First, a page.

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No More Rummaging for Boys Republic : Thrift Shop Pays Off for Volunteer Group

October 29, 1987|MARY BARBER | Times Staff Writer

It started as a last-gasp effort to keep the Pasadena Auxiliary of Boys Republic in Chino in business.

After 71 years, the volunteers held their last rummage sale in March, 1986, saying they were "too old and too tired" to carry on.

But these women knew their rummage, and they weren't about to throw it all away.

Rather than abandon their charity entirely, they went into the thrift store business and moved into permanent quarters at 2261 N. Lake Ave. in Altadena.

In its first year, the store grossed $104,500. Subtracting start-up expenses, the auxiliary gave the school $78,500, more than double the amount its members had raised in each of the last few years from rummage sales.

"Now we have another success story," said Marjorie Rees, a past president who helped engineer the transition.

Auxiliary members, including Rees and Carol Henderson, who serves as the group's business manager, persuaded Boys Republic to buy the building the thrift shop occupies, next to the Altadena Post Office. Now the school also receives rent from the thrift shop, two other businesses and an apartment.

The auxiliary works year-round to help support Boys Republic, a home and school in Chino for about 150 teen-age boys who are wards of Juvenile Court.

Since its first rummage sale in 1915, the auxiliary has given Boys Republic more than $1 million. The money has been used to build a swimming pool and a chapel, furnish the home's six cottages and provide scholarships, medical expenses, books and magazines for the boys.

The auxiliary grew to 150 active members and had a waiting list for many years. But it dwindled in the 1970s, when more women began working outside the home. Now it has about 40 active members with an average age of 65.

"We are the last generation for whom volunteer work was part of our lives," said Rees, who worked on about 25 Boys Republic rummage sales and headed the final one.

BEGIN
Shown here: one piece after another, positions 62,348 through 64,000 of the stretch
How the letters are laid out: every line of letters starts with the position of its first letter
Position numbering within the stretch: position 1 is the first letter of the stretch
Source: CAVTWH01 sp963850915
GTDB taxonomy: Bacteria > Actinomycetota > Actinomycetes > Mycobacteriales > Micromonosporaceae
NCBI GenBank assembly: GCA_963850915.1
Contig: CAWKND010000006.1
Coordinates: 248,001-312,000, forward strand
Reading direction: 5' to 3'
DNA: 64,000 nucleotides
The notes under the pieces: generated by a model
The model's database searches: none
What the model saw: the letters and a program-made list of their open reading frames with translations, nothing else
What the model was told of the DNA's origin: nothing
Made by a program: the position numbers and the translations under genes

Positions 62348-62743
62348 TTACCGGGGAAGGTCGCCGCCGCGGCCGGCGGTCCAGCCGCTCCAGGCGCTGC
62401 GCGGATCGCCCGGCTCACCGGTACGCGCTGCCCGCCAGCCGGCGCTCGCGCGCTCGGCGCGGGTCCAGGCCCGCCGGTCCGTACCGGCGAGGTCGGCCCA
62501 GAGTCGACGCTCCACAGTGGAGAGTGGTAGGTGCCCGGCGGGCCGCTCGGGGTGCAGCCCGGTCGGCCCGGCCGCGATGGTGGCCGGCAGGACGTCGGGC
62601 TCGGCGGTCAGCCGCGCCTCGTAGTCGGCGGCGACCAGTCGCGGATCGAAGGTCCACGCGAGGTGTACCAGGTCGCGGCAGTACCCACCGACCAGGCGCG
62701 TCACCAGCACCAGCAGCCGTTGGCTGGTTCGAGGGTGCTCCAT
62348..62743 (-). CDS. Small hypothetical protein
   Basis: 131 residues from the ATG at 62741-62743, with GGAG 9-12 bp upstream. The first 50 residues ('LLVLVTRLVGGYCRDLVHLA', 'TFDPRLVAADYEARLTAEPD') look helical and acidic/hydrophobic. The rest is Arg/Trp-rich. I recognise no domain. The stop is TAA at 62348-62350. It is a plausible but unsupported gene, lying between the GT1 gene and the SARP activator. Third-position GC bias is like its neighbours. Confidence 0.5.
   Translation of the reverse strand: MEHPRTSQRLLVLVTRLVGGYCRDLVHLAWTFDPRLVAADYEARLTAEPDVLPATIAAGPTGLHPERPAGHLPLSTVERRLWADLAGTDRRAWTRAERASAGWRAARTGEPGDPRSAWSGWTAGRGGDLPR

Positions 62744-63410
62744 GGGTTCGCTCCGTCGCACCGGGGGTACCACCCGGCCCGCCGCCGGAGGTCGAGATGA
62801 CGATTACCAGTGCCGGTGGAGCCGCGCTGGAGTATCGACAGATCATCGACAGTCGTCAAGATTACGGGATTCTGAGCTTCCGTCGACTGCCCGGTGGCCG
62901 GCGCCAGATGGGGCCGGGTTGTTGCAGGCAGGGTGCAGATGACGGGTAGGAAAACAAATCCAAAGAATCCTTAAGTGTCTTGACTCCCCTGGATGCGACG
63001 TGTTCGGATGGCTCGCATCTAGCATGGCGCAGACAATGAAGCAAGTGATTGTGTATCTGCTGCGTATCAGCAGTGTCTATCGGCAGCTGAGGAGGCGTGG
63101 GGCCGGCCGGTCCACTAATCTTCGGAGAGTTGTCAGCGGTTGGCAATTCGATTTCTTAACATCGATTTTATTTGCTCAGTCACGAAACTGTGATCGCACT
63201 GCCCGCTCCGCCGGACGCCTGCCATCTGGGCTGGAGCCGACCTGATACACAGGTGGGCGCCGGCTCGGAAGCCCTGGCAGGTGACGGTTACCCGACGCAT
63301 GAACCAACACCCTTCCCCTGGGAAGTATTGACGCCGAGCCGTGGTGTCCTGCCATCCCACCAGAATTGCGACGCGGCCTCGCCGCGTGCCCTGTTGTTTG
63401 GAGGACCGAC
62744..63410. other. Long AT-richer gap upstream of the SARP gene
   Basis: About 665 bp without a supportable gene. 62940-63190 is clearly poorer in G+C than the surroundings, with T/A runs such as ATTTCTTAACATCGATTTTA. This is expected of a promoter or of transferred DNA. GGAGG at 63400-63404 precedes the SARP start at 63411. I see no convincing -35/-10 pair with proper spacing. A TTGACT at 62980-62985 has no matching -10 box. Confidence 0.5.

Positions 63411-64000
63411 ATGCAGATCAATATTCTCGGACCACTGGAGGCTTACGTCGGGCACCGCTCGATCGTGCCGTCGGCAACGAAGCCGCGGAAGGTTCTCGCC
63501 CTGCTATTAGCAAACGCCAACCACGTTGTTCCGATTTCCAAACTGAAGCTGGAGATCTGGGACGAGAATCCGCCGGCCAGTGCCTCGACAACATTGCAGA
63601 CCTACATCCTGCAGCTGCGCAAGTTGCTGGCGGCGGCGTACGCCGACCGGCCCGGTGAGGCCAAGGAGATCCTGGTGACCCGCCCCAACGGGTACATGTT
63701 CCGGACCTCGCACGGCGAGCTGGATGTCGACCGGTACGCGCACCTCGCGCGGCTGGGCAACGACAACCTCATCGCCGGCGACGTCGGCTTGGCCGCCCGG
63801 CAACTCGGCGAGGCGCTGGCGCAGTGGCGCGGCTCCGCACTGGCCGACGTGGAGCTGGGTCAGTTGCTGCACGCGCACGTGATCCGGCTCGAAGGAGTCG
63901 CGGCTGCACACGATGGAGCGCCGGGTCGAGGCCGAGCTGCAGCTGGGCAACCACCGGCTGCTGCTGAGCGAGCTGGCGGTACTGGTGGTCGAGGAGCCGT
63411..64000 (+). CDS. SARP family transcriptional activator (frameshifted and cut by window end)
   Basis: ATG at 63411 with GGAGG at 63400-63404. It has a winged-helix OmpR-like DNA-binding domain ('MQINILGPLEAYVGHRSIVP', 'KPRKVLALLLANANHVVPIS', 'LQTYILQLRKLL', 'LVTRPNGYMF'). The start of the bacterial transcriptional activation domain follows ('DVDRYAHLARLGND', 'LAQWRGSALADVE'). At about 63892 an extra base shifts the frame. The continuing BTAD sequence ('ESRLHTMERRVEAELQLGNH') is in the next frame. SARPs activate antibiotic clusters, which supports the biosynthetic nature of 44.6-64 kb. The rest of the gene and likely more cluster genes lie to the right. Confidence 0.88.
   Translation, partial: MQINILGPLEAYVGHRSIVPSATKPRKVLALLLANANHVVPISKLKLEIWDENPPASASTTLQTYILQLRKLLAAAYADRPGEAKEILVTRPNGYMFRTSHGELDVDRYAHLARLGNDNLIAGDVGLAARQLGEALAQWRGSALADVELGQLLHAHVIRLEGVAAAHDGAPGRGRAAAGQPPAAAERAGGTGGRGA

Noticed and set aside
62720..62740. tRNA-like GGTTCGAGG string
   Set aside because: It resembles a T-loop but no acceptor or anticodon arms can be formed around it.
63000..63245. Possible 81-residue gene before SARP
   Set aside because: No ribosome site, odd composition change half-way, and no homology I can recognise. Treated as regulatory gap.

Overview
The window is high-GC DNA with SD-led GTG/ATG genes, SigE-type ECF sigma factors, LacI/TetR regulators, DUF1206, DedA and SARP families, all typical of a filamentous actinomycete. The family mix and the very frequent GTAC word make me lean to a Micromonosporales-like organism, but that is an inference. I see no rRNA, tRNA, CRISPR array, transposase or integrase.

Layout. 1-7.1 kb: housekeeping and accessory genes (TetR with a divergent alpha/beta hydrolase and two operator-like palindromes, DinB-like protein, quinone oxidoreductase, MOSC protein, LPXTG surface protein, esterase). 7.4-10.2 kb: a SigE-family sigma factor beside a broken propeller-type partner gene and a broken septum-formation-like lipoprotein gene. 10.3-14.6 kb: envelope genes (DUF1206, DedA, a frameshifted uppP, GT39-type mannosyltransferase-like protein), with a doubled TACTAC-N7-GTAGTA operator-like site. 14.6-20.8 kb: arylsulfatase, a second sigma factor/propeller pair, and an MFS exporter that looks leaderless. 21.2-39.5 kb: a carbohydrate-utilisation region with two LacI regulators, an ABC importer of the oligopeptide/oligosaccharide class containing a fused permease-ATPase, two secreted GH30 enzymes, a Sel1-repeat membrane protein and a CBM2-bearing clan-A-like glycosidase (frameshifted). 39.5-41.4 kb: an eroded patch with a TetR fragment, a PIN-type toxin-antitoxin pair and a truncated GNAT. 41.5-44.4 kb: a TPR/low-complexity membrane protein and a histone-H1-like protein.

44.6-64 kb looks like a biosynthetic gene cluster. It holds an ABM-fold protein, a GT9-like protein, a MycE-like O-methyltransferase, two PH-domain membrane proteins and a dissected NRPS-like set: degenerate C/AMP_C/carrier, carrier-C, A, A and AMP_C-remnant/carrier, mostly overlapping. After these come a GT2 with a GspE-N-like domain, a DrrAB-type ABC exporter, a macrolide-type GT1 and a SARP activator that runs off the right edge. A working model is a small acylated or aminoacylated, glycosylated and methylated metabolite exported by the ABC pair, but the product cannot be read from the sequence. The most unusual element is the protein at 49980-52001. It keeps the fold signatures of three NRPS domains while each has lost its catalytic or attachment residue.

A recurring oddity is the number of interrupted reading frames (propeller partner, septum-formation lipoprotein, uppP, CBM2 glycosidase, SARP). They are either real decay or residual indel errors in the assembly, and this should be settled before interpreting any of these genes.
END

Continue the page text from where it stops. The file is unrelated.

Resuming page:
Joan McLaughlin, treasurer for the auxiliary, said the 1986 sale netted $36,500 and the 1985 sale $22,600. Volunteers had to be recruited for both sales because auxiliary members could not handle all the work.

"We just gave out," Rees said.

Members say it's easier to man the thrift shop than to sort and tag the hundreds of items they sold every year at the sale.

Now each member, wearing a blue smock, works a minimum of 15 hours a month at the shop, which is open from 10 a.m. to 3 p.m. Wednesday through Saturday and from noon to 3 p.m. on Tuesdays.

Some of the hardest work is keeping the shelves stocked with merchandise. It comes in continually and sells fast.

Entire estates are given to the auxiliary, and members must sort through piles of goods ranging from dirty, unusable items to Madeira tablecloths or fine jewelry.

Donations that are stained, torn, broken or unusable are given to other charitable organizations, which give them away.

The auxiliary accepts almost everything except mattresses, pillows and large appliances. Things that need laundering are washed and pressed in the store's laundry room.

At least one-fourth of the merchandise is new and is donated regularly by three Pasadena-area stores.

On a recent day, customers browsed among several new rabbit-fur jackets and several antiques, including a rocking chair, a sewing machine and a typewriter. A designer women's suit that would normally sell for about $200 was marked at $40.

Volunteers say many regular customers drop in more than once a week. One favorite is an elderly man who raised three small children after his wife died and put them through college. He browses for books and recently treated workers to a concert on his harmonica. "He was very good," Henderson said.

Another regular is a woman with eight children and four foster children. She has relied on thrift shops to dress them for years, she said, "and they always looked better than anyone else in school."

Rose Lewis of Altadena, another frequent customer, said she stops by every time she is in the neighborhood.

"I never go to the post office without sticking my head in here," she said. "Sometimes--like today--I find an armload of things I want. But even when it's just one thing, it's worth the trip. This is so much fun, it's become kind of a hobby."

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